Successful mentors set expectations at the start of their projects. This includes communication frequency, project goals, availability and ways of delivering feedback. While the mentor should take the lead in expectation setting, the process of creating and documenting the expectations must be collaborative. Students and mentors need to agree on what is expected, or success becomes quite difficult.
Performance measures make it easier to provide feedback, to help your student get back on track if she veers off-course. Clearly stated measures also help you make a fair determination that a student needs to removed from the program.
Get student input: Make sure your student has input into the types of performance measures used to determine success or failure. It is very important that your student helps create the performance measures to determine project success and failures. Your relationship should be a highly collaborative one.
Set achievable goals: Help your student come up with manageable project goals. Rather than defining the project as one giant chunk, help your student break the project goals down into smaller pieces or “inchstones” that allow a change in direction if necessary. It is sad to work the entire summer on one giant deliverable, only find out in the last few weeks that the architecture or design is defective.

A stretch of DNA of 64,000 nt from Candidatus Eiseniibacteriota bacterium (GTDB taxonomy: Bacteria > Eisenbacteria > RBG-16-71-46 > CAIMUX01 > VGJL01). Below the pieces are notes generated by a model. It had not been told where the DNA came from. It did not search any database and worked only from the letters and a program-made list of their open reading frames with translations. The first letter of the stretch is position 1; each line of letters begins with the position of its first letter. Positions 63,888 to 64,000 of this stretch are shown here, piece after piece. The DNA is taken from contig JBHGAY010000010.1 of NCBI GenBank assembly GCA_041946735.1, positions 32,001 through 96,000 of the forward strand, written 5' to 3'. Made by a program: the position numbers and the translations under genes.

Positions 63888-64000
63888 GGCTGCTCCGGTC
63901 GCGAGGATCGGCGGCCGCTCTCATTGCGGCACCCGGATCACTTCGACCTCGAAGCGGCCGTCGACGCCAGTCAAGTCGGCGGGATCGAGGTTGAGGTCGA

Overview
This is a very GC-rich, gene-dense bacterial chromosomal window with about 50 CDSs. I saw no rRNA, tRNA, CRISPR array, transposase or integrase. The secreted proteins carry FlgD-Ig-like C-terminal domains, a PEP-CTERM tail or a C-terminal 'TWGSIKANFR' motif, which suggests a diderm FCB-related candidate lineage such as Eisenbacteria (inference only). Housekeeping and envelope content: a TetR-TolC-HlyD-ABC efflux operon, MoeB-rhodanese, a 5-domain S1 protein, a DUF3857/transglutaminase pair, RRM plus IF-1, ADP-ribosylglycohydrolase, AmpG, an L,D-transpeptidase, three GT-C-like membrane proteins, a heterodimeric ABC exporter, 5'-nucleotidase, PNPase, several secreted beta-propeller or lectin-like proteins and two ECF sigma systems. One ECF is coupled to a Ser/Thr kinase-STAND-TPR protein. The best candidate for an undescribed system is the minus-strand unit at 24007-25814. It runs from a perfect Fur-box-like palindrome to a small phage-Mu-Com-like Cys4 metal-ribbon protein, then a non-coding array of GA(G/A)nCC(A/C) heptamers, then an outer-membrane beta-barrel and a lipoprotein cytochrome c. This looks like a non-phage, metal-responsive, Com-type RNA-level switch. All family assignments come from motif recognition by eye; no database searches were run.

Anticipate time away: Make sure to set expectations for known or planned time away from the project, such as course work, vacation trips or holiday time. Talk about how many hours or deliverables per week would be reachable goals and what amount would be a good stretch goal.
Decide in advance what happens when project goals aren’t met. Remember to be flexible if your student has made good progress or has obviously worked hard but needs to re-scope the project at mid-term. Good project management is hard. Your performance measures will help you manage project modifications.
Plan for Slippage: Have a plan to deal with scope-creep and timeline slippage. What if something happens that prevents your student from working successfully for an extended period of time? At which point do you need to terminate the project? Have a plan in place for these scenarios.
Gather Feedback: Your student’s wishes and desires for a successful project are as important as the project goals. Make sure that you solicit and incorporate her feedback when coming up with initial goals, performance measures and communication methods.
Overall, communicate and be reasonable when it comes to your students. Be ready to revise project plans if an unexpected requirement or bug occurs.
Pro Tip: Ask about the weather and local stability of public services. Is your student using the cafe down the street for Internet access? Are there seasonal weather conditions that may lead to flooding and the subsequent inability to turn-on one’s computer? Work on a plan to address these types of environmental issues that can affect both communication and output.
Don’t Be That Guy: No one likes dictators. Work with your student on the development of expectations, rather then barking out orders.